As mentioned, we see a lot of overdoses caused by fentanyl lacing nowadays. Fentanyl is a “powerful synthetic opioid” similar to morphine, but it is “50 to 100 times more potent,” says the National Institute of Mental Health (NIMH). Not only is it a growing concern, but Anne Milgram – administrator of the United States Drug Enforcement Administration (DEA) – describes fentanyl as “the single deadliest drug threat our nation has ever encountered.”

Over 150 people die each day from a synthetic opioid such as fentanyl. Even a small dose of fentanyl can be deadly. Recognizing the signs of a fentanyl or opioid overdose can save a life. Warning signs of an overdose include:

  • Small and constricted pupils
  • Loss of consciousness or falling asleep
  • Impaired breathing
  • Choking and gurgling sounds
  • Limp body
  • Cold, clammy skin
  • Discolored skin, especially on the lips and nails

Preventing Drug Overdose

Unfortunately, there is no sure way to prevent overdose. This is especially true because individuals do not plan accidental overdoses. However, we can prevent them by offering more education and treatment options. It also helps to recognize factors that can increase the risk of overdose. In their brochure about preventing an opioid overdose, the CDC lists the following factors that can increase the risk of overdose:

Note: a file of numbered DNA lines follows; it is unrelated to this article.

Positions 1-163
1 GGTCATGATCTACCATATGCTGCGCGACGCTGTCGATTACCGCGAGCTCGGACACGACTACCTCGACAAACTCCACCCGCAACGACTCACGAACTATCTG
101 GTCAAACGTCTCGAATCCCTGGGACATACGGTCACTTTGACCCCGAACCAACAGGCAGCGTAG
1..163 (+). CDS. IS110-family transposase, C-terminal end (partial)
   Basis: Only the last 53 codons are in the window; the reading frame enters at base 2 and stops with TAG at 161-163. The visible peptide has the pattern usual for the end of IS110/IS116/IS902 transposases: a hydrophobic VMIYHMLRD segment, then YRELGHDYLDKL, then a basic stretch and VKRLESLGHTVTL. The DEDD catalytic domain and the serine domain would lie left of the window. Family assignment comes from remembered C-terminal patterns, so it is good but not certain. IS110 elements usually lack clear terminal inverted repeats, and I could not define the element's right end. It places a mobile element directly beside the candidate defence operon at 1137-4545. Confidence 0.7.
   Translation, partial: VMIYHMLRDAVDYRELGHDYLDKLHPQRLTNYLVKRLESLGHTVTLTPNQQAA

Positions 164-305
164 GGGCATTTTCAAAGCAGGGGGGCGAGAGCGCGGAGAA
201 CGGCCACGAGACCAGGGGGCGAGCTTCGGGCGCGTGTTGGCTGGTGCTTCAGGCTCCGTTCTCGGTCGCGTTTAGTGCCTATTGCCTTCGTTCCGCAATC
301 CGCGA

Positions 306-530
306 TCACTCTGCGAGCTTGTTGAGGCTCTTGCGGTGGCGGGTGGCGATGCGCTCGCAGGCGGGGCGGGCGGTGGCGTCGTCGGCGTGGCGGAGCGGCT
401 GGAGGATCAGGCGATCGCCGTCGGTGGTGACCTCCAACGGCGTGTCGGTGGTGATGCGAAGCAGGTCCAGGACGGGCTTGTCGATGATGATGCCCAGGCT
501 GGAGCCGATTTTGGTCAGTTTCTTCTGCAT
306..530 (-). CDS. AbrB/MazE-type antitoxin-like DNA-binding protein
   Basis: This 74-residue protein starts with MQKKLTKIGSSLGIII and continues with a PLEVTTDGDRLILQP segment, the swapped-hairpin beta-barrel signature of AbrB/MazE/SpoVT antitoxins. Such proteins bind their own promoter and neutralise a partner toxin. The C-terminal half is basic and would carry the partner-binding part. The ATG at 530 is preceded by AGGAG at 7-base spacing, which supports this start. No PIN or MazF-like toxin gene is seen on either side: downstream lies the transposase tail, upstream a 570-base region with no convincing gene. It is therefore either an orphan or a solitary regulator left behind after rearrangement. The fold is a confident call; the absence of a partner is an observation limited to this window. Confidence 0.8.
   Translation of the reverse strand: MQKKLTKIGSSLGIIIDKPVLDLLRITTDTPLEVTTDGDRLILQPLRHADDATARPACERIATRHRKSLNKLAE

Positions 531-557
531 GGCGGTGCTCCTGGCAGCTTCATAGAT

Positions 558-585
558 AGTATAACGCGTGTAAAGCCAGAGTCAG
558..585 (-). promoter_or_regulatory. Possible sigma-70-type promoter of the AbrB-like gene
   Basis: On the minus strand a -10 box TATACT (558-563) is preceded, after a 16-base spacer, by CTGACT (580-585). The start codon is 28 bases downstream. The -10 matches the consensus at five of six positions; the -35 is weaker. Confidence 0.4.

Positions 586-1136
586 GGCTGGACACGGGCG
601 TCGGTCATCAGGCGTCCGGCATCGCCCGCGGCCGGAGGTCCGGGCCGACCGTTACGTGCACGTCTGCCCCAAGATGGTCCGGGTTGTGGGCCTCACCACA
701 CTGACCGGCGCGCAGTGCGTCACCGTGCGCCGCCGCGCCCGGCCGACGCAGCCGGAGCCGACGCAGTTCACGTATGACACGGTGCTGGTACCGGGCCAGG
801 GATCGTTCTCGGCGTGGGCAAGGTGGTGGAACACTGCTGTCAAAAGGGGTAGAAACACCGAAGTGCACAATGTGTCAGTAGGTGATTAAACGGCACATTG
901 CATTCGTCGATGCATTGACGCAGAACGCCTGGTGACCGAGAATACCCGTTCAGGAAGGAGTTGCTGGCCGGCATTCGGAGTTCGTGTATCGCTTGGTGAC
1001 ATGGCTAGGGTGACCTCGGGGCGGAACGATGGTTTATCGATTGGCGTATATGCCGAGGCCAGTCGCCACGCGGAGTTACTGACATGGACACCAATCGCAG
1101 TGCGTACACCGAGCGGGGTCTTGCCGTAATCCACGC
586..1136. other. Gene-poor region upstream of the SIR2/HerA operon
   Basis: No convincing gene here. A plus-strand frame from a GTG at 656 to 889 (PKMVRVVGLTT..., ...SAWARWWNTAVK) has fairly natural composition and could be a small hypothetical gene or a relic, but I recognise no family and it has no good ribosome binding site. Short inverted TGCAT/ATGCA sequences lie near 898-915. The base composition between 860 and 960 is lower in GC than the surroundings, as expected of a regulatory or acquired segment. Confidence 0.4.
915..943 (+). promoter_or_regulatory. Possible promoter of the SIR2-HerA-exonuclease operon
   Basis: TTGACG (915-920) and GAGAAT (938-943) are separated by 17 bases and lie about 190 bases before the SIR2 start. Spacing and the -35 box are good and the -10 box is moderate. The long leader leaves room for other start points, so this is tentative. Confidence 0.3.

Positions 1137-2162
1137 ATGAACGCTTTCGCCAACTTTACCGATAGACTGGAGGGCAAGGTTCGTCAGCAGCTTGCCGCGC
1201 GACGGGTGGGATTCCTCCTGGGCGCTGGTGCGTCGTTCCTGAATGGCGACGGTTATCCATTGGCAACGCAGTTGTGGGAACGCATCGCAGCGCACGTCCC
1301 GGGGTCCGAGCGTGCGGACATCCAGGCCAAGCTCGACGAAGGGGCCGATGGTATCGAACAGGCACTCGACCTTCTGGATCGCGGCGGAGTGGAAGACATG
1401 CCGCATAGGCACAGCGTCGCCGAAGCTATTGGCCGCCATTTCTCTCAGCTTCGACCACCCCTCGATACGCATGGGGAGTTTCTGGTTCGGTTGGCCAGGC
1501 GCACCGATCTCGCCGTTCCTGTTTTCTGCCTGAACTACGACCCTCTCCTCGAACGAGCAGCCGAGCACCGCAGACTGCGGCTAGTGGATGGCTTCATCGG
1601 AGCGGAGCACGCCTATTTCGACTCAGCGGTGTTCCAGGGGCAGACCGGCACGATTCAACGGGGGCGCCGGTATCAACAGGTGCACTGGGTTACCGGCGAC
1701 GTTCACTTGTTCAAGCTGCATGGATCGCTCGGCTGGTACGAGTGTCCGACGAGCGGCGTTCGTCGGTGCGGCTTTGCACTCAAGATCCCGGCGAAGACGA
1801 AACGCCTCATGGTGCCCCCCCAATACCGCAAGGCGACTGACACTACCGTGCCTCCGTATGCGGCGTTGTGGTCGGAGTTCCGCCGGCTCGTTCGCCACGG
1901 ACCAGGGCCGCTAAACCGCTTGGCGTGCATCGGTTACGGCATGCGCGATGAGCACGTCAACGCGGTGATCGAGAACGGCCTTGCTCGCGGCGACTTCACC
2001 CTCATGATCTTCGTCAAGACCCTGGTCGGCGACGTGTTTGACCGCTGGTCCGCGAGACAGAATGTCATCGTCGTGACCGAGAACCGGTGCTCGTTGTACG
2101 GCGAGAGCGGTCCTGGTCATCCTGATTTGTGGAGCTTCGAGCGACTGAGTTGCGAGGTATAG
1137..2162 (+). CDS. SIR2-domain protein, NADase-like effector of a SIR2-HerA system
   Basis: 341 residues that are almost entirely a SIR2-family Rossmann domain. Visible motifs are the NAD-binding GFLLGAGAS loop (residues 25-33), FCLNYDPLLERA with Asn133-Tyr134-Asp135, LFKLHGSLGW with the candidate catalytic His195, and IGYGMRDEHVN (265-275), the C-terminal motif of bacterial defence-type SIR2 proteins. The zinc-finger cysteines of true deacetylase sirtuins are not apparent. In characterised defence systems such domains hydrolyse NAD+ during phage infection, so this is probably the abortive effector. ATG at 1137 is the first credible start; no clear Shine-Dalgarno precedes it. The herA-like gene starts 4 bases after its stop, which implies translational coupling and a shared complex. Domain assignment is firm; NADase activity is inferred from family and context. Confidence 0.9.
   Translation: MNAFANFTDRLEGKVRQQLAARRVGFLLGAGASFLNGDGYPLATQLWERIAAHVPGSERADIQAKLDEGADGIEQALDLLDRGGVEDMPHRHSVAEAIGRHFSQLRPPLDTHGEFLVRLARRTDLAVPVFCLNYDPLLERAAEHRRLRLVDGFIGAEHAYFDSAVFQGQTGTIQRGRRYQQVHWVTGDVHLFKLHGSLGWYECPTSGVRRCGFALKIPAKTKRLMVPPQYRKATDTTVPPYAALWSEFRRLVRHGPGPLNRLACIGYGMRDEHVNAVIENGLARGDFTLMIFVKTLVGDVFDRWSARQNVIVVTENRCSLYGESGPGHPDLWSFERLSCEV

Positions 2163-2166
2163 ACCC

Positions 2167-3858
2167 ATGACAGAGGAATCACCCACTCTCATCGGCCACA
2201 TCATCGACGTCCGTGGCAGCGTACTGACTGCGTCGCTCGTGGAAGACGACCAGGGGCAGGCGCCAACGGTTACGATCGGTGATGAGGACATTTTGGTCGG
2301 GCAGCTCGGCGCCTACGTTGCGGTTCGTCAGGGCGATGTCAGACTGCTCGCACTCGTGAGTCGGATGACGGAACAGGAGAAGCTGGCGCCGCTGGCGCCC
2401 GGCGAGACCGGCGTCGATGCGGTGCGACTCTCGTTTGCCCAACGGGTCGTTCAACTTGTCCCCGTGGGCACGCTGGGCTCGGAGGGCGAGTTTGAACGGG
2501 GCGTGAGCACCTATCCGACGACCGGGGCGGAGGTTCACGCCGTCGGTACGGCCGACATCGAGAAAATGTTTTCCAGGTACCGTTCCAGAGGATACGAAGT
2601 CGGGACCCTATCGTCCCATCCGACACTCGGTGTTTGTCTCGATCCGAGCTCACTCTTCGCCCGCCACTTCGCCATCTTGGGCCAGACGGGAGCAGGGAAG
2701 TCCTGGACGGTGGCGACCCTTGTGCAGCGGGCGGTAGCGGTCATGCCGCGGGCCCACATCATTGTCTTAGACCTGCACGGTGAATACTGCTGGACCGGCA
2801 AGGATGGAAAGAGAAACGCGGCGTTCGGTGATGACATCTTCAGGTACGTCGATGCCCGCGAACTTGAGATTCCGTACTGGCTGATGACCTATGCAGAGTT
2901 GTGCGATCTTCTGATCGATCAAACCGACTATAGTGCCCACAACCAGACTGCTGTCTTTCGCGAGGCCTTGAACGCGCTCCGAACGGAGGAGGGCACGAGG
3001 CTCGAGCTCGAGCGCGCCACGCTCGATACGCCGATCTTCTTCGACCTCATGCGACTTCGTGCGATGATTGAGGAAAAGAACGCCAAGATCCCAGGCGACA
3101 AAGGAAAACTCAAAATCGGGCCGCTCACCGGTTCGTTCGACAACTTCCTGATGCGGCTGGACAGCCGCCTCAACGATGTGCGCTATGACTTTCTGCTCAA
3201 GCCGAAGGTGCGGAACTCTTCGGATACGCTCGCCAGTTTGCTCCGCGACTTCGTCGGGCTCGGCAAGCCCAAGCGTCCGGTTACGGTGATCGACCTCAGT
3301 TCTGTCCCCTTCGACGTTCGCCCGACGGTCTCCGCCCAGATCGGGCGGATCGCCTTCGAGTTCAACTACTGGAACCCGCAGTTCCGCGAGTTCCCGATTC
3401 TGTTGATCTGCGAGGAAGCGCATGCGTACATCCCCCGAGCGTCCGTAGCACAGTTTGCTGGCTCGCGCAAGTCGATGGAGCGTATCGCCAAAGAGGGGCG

• Combining opioids with alcohol and other drugs
  • Taking high dosages of prescription opioids or taking more than prescribed
  • Using illicit or illegal opioids such as heroin or fentanyl
  • Having underlying health conditions such as reduced kidney or liver function

Additionally, the CDC created a framework with the goal of helping to prevent overdoses and substance use-related harm. In this framework, they identify six guiding principles and five strategic priorities to address the overdose crisis. The six guiding principles include:

  1. Promoting health equity
  2. Addressing underlying factors
  3. Partnering broadly with other organizations
  4. Taking evidence-based actions
  5. Advanced science to build the evidence base for what effectively prevents overdose